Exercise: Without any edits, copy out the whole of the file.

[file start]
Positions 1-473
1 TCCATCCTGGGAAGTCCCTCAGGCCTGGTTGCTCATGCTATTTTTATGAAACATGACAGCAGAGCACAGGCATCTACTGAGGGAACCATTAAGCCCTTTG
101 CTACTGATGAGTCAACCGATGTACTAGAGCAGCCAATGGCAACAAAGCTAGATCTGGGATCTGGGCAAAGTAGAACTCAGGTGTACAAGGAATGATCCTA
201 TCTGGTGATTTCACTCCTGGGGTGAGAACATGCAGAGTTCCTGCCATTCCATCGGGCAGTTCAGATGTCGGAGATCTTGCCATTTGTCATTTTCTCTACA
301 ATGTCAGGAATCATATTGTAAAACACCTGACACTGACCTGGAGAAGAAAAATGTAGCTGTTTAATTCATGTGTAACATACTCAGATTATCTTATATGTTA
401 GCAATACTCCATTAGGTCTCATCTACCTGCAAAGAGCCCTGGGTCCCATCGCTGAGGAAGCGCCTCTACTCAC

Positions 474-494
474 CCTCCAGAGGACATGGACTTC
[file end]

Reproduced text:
Positions 1-473
1 TCCATCCTGGGAAGTCCCTCAGGCCTGGTTGCTCATGCTATTTTTATGAAACATGACAGCAGAGCACAGGCATCTACTGAGGGAACCATTAAGCCCTTTG
101 CTACTGATGAGTCAACCGATGTACTAGAGCAGCCAATGGCAACAAAGCTAGATCTGGGATCTGGGCAAAGTAGAACTCAGGTGTACAAGGAATGATCCTA
201 TCTGGTGATTTCACTCCTGGGGTGAGAACATGCAGAGTTCCTGCCATTCCATCGGGCAGTTCAGATGTCGGAGATCTTGCCATTTGTCATTTTCTCTACA
301 ATGTCAGGAATCATATTGTAAAACACCTGACACTGACCTGGAGAAGAAAAATGTAGCTGTTTAATTCATGTGTAACATACTCAGATTATCTTATATGTTA
401 GCAATACTCCATTAGGTCTCATCTACCTGCAAAGAGCCCTGGGTCCCATCGCTGAGGAAGCGCCTCTACTCAC

Positions 474-494
474 CCTCCAGAGGACATGGACTTC